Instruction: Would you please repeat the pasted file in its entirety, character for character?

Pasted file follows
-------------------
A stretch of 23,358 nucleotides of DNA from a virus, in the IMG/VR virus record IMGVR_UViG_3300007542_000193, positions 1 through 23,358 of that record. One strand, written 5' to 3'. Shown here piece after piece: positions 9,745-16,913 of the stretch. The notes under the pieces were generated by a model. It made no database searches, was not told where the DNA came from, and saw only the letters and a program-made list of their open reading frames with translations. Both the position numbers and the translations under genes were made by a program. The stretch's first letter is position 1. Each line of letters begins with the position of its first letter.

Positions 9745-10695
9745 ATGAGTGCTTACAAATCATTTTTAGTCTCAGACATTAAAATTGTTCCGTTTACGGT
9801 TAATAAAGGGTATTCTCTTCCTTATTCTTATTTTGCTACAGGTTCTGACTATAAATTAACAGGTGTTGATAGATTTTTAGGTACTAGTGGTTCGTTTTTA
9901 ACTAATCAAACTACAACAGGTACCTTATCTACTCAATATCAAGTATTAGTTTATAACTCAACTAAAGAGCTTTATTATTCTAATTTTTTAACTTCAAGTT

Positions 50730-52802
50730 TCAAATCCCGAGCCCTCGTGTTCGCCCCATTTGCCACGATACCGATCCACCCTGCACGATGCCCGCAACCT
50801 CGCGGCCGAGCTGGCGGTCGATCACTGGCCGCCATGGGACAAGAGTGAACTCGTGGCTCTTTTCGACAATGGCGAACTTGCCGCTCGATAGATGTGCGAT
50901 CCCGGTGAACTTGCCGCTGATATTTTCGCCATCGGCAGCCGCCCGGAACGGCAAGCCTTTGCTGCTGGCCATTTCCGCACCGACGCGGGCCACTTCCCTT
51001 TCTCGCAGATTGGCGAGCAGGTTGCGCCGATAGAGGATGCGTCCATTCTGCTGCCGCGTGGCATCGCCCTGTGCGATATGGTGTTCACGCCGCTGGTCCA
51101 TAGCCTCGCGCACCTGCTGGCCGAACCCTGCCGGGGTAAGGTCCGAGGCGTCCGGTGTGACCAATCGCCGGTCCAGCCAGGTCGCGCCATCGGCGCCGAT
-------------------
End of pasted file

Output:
A stretch of 23,358 nucleotides of DNA from a virus, in the IMG/VR virus record IMGVR_UViG_3300007542_000193, positions 1 through 23,358 of that record. One strand, written 5' to 3'. Shown here piece after piece: positions 9,745-16,913 of the stretch. The notes under the pieces were generated by a model. It made no database searches, was not told where the DNA came from, and saw only the letters and a program-made list of their open reading frames with translations. Both the position numbers and the translations under genes were made by a program. The stretch's first letter is position 1. Each line of letters begins with the position of its first letter.

Positions 9745-10695
9745 ATGAGTGCTTACAAATCATTTTTAGTCTCAGACATTAAAATTGTTCCGTTTACGGT
9801 TAATAAAGGGTATTCTCTTCCTTATTCTTATTTTGCTACAGGTTCTGACTATAAATTAACAGGTGTTGATAGATTTTTAGGTACTAGTGGTTCGTTTTTA
9901 ACTAATCAAACTACAACAGGTACCTTATCTACTCAATATCAAGTATTAGTTTATAACTCAACTAAAGAGCTTTATTATTCTAATTTTTTAACTTCAAGTT

Positions 50730-52802
50730 TCAAATCCCGAGCCCTCGTGTTCGCCCCATTTGCCACGATACCGATCCACCCTGCACGATGCCCGCAACCT
50801 CGCGGCCGAGCTGGCGGTCGATCACTGGCCGCCATGGGACAAGAGTGAACTCGTGGCTCTTTTCGACAATGGCGAACTTGCCGCTCGATAGATGTGCGAT
50901 CCCGGTGAACTTGCCGCTGATATTTTCGCCATCGGCAGCCGCCCGGAACGGCAAGCCTTTGCTGCTGGCCATTTCCGCACCGACGCGGGCCACTTCCCTT
51001 TCTCGCAGATTGGCGAGCAGGTTGCGCCGATAGAGGATGCGTCCATTCTGCTGCCGCGTGGCATCGCCCTGTGCGATATGGTGTTCACGCCGCTGGTCCA
51101 TAGCCTCGCGCACCTGCTGGCCGAACCCTGCCGGGGTAAGGTCCGAGGCGTCCGGTGTGACCAATCGCCGGTCCAGCCAGGTCGCGCCATCGGCGCCGAT